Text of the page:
Hannah Playhouse, Cnr Courtenay Place & Cambridge Terrace, Wellington

09/03/2019 - 16/03/2019

Capital E National Arts Festival 2019

Production Details

Bickering snails, neurotic snakes and a cranky man chasing a bird:  welcome to a swamp like no other! Using shadow puppets made from bits of rubbish, Bunk Puppets creates a gurgling adventure about life in a swamp with a spell-binding 3D shadow puppet finale.

Watch out for the jellyfish! An award-winning show that has warmed critics and delighted audiences around the world: Dubai, Edinburgh, Sydney, Tokyo, Beijing, Shanghai, New York City, London, Berlin.

Hannah Playhouse
09 March 2016
10am & 1pm
16 March 2019
$16.50 to $19.50
AGES: 7+



Theatre , Children’s ,

50 mins (Public shows Saturdays only)

Shriekingly delightful

Review by John Smythe 10th Mar 2019

When one of my young companions asks what all that stuff is that’s hanging on a line and in open boxes at the back of the stage, the other says, “Just a lot of dumb stuff.” And he’s right. The stuff says nothing to us – until actor James Pratt brings it to life through the magic of shadow puppetry in Swamp Juice, directed by Bunk Puppets’ artistic director, Jeff Achtem.

Be-goggled James – a Melbourne-based Kiwi who graduated from the John Bolton Theatre School way back last century then co-founded The 4 Noels who were regular favourites at our Comedy Festivals until 2006 – connects with his audience by displaying various bits of the stuff. “Bit scary?” he asks, and that’s about as syllabic as he gets. “No!” the kids shout at increasing volume. “Not scary!!!” And clearly they’ll be happy if something is.

Strange shapes attached to James’s arm and hands become – when held up to strategically-placed spotlights that throw shadows onto a screen – birds, snails and a rather malevolent man who tries to capture ‘Birdie’ as it feeds its young in a nest (created from James’s hair).  

With predator and prey roles clearly established, the chase is on, above and below a swampy pond with a scary monster joining the fray. It all gets very surreal and nightmarish, to the awed delight of the young audience – and, it has to be said, their adult companions.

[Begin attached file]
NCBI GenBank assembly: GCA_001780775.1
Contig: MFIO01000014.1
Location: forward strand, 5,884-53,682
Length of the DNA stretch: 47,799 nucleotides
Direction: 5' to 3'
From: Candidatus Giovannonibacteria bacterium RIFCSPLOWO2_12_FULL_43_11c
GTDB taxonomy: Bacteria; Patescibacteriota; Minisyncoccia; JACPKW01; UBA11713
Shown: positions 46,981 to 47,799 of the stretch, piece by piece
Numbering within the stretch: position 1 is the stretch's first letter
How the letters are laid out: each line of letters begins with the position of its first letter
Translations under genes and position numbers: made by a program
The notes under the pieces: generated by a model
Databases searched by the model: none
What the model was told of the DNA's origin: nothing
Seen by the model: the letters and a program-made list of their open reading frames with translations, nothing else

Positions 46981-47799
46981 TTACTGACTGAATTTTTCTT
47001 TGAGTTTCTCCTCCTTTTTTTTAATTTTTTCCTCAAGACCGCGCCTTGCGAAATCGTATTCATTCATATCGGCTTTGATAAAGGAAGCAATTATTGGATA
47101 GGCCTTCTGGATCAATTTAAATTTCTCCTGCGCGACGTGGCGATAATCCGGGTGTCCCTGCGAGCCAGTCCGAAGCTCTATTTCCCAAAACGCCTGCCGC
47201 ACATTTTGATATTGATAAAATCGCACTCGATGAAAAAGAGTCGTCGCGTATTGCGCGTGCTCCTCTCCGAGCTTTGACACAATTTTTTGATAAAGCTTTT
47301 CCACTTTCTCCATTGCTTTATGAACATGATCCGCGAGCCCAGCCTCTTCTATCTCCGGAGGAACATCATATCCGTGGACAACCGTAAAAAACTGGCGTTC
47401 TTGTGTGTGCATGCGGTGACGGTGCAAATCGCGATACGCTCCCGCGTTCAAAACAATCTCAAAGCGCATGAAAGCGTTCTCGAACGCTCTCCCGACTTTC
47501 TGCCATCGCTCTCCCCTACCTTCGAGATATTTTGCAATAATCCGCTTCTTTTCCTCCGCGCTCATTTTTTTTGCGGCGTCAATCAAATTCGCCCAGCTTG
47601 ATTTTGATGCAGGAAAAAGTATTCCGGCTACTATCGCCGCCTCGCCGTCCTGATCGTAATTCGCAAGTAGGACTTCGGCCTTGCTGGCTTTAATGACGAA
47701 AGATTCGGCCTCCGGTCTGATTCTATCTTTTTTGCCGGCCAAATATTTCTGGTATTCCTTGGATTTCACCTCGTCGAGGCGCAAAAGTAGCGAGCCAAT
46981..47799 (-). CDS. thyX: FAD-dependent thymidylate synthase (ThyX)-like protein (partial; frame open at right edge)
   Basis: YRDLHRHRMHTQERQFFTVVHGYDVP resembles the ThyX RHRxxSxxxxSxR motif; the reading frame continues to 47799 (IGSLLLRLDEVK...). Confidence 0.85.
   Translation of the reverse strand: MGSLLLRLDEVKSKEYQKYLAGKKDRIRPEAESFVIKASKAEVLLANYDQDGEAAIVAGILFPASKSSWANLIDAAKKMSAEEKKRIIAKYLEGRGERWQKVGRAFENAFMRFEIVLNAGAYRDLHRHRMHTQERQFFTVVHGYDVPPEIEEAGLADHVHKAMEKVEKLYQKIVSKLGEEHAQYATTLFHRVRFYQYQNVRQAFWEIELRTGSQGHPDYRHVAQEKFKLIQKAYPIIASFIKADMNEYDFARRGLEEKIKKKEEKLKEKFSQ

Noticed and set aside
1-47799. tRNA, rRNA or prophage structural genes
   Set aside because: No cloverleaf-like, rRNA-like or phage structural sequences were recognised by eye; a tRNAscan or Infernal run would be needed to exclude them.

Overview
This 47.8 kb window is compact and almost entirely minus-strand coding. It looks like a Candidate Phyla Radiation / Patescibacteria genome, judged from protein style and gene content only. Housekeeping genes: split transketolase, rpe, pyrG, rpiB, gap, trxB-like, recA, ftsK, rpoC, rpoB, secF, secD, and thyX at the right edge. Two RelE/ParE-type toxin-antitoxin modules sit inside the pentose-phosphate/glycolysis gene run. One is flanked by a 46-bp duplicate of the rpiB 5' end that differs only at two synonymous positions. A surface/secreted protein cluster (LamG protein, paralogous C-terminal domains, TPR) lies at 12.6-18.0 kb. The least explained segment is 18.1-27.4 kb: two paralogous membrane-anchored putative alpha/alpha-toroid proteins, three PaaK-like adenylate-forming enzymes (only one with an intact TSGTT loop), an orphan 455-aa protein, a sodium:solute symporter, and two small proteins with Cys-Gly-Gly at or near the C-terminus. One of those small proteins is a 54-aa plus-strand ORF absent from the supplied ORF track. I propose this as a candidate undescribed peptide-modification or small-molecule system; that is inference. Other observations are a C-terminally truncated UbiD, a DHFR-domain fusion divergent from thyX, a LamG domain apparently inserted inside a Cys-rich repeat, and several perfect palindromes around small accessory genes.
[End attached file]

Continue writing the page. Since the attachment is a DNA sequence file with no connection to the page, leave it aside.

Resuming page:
The action is so entrancing I have to force myself to study the means by which the illusions are being created – in plain view, for those so inclined to tune in at that level. That one performer with just two hands, his head and a telephonist mic can conjure all this is astonishing.

Puzzlement turns into excitement when the screen is repositioned, objects are tossed to the audience and we get the chance to add to the shadow-play as the chase takes to the air – thanks to James simply shining a torch from behind us as he moves about the auditorium, maintaining his live soundtrack all the while.

So far what we have witnessed and been part of can be replicated, at some level, at home. It’s simple technology with boundless potential for creativity in the making of shapes and the stories to go with them.

But now 3D glasses are handed out and – when we are wearing them – the creatures in flight are leaping out of the screen straight at us! Scary? You bet – and shriekingly delightful.

How is that done, the separating of the image so it becomes three-dimensional? Something to do with polarising, I think … The kids who want to find out have something to research when they get home, or back to school. Meanwhile Swamp Juice is terrific entertainment for the seven plus age group


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